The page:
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24 Jun 2022

Herons return to Inverewe

Written by Jenni Fulton, Volunteer at Inverewe Estate
A heron on the nest high above the jetty at Inverewe Garden
Grey herons frequent the shores and fields across the UK and beyond, most distinctive when wading through shallow water, flying with their huge wingspan in long slow wingbeats or when giving their distinctive sharp call.

The heronry at Inverewe has been established for many years. We are fortunate that it is located within the garden and so can be easily viewed by our visitors. In previous years the herons were even recorded on camera, as can be seen by the cables still in place up the favoured but now fragile trees. One single, old, gnarly pine tree seems to be the herons’ place of choice still, but as it declines and the branches become more brittle there are fewer suitable areas to support the heron nests.

As a Trust volunteer I have been keeping an eye on the nests. In 2022 at the start of the season there were just four attempted nests on that Scots pine – loose arrangements of sticks brought in by the prospective parents. One of these was no more after this year’s storms. Storm Malik and Storm Corrie definitely took their toll.

But herons can be surprisingly tolerant of humans, and whilst the gardens were still quiet at the beginning of the season a new nest was formed on a beech tree not far from the original heronry. Laying began early, although I suspect there were fewer eggs than in past years, and by May it was evident that there were at least three chicks hatched from the remaining nests.

Quietly approaching the areas where the nests can just be picked out, young could be seen sitting preening, occasionally making the clacking sound that is their food-soliciting call. The adult birds have a surprising range of vocalisations; most common is that squawk and they can be startled off the nest.

The beech tree nest has experienced mixed fortunes – it appears to have fallen in at one point and there are too many heron feathers for a bird to have survived. Was it an adult? Some of the feathers are rather dark for a young chick. One healthy chick remains in situ, no doubt nearly ready to fledge.

One or two adults can be seen fishing close to Camas Glas most of the time. Another nest is abandoned and a further one still has an adult present, weeks after hatching should have taken place. A late laying perhaps, still to hatch, or failed eggs? We may never know.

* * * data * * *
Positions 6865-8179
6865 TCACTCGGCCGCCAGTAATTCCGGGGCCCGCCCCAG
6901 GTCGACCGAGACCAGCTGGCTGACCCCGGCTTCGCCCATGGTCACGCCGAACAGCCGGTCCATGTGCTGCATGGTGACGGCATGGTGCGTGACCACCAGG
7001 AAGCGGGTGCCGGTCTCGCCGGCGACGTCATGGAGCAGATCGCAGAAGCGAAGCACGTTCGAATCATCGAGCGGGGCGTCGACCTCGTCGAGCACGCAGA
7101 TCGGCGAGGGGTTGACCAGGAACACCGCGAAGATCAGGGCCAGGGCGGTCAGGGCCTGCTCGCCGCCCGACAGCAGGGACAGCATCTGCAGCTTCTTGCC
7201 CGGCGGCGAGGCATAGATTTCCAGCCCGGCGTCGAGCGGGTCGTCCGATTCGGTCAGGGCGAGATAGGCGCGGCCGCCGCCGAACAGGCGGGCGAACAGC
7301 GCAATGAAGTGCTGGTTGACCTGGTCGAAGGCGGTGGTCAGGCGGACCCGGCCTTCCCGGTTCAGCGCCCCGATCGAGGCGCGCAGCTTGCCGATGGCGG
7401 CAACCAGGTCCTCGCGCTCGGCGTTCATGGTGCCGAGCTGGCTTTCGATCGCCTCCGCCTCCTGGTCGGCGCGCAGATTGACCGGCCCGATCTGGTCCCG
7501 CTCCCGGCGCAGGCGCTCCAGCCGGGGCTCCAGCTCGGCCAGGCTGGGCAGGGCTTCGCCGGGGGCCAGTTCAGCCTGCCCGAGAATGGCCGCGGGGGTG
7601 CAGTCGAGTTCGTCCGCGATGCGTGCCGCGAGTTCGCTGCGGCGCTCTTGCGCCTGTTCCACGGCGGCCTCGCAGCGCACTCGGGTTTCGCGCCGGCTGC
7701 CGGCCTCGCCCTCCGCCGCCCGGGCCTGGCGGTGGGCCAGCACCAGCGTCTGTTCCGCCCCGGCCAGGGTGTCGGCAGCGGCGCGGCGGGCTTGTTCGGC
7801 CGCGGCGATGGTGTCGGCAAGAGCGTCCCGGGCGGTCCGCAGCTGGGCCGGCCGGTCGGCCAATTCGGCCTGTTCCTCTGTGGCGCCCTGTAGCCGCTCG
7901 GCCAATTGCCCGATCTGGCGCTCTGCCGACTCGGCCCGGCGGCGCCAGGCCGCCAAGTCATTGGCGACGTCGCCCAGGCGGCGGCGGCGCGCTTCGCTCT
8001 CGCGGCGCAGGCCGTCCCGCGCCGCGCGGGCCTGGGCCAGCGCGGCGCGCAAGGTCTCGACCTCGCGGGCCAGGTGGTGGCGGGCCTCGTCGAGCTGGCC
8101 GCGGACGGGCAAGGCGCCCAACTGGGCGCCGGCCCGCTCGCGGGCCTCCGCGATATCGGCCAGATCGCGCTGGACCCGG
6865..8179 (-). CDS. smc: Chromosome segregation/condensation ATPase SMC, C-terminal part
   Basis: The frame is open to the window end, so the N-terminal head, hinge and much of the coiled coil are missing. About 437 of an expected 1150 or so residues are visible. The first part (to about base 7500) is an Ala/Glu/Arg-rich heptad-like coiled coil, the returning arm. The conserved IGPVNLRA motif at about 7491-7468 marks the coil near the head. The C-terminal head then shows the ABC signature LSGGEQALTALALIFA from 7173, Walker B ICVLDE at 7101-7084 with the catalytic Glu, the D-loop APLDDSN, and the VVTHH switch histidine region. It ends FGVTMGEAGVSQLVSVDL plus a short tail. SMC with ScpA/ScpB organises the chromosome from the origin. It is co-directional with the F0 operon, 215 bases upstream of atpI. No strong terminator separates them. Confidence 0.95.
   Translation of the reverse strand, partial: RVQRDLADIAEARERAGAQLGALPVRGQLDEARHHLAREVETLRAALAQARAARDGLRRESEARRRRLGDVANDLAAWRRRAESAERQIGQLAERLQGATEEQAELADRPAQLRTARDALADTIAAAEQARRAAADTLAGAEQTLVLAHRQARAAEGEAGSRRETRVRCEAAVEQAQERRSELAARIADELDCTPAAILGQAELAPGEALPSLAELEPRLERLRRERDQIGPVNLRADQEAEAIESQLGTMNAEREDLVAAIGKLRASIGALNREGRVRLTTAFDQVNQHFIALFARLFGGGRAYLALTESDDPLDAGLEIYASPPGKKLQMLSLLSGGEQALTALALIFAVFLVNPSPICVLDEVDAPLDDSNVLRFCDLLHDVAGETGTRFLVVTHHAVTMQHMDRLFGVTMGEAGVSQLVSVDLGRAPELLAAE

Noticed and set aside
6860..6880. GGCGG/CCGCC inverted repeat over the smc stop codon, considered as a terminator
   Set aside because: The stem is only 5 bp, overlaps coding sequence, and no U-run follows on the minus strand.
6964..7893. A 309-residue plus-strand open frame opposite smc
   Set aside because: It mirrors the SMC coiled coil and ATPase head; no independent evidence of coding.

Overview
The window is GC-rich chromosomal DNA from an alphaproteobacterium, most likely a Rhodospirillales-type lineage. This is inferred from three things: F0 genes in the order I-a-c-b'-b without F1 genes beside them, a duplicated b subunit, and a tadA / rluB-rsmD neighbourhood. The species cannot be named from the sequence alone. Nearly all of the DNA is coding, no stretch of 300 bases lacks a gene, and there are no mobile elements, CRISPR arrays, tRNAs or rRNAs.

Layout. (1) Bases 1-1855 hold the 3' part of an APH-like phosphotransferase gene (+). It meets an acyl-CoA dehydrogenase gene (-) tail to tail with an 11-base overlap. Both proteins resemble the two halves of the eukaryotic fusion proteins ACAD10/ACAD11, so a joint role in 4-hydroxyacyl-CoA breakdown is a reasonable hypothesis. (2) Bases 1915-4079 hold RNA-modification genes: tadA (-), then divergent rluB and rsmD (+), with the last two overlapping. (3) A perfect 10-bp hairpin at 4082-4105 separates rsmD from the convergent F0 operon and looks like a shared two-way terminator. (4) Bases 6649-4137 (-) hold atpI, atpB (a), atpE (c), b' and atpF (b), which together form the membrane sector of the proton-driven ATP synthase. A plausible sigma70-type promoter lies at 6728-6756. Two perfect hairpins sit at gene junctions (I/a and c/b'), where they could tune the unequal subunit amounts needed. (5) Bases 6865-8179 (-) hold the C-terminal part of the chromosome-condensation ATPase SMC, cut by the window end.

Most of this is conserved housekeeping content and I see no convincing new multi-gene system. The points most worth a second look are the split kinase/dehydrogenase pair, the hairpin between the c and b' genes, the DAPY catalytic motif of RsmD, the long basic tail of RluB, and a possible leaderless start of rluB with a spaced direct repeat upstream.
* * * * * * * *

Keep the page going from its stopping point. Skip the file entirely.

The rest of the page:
However, around the shore by Poolewe this week there are two healthy young herons each following a parent around and making food-soliciting calls, although quite possibly able to fend for themselves. They must have flown there as it’s a long and awkward walk! Smaller than the adults who have a more clear grey with black and white markings, the chicks are harder to spot in their drab colours. Herons might stand tall at around 1m, but they are light in weight, only around 1–2 kg.

We will continue to observe the Inverewe herons, hoping that this year’s drop in numbers is just a glitch, as happens in nature. With luck, and as the forests themselves change, we hope they will find new sites to nest and keep the colony going.

As for me, well there are plenty more delights after the short heronry season is passed. Passing through one morning, a large flock of long-tailed tits were working the birch trees – I was churred at by a curious youngster! Tree creepers, spotted flycatchers, goldcrest, all the finches and a whole range of other species abound. As a keen learner but no expert, my own Inverewe bird species list is around 60 already!

If you are visiting, walk down to the wildlife hide just outside the gardens, take a look at the information and add your own sightings. We input these to the National Trust for Scotland Biological Records, which is a central database helping to build a more full picture of the wonderful variety of wildlife here at Inverewe.

We will update this story as the season progresses. If you are visiting Inverewe, do tell about us your sightings via our Facebook page or email us at

The unexpected storm damage wreaked on Inverewe Garden puts a strain on our charity’s resources.

As well as the wildlife affected, many of the trees that came down at Inverewe were mature specimen trees of pine, beech, eucalyptus and silver fir, with some dating back to Osgood Mackenzie’s original plantings. Amongst the 90 large shrubs and rhododendrons, Inverewe has lost some of its national champions. The loss of the largest Scots pine at over 30m in height has been particularly heartbreaking for the team at Inverewe and for those who know the garden well. For many of our wonderful volunteers and guests these trees were like old friends. If you would like to donate to the National Trust for Scotland to help Inverewe recover, please see our storm damage appeal page.

Thank you.

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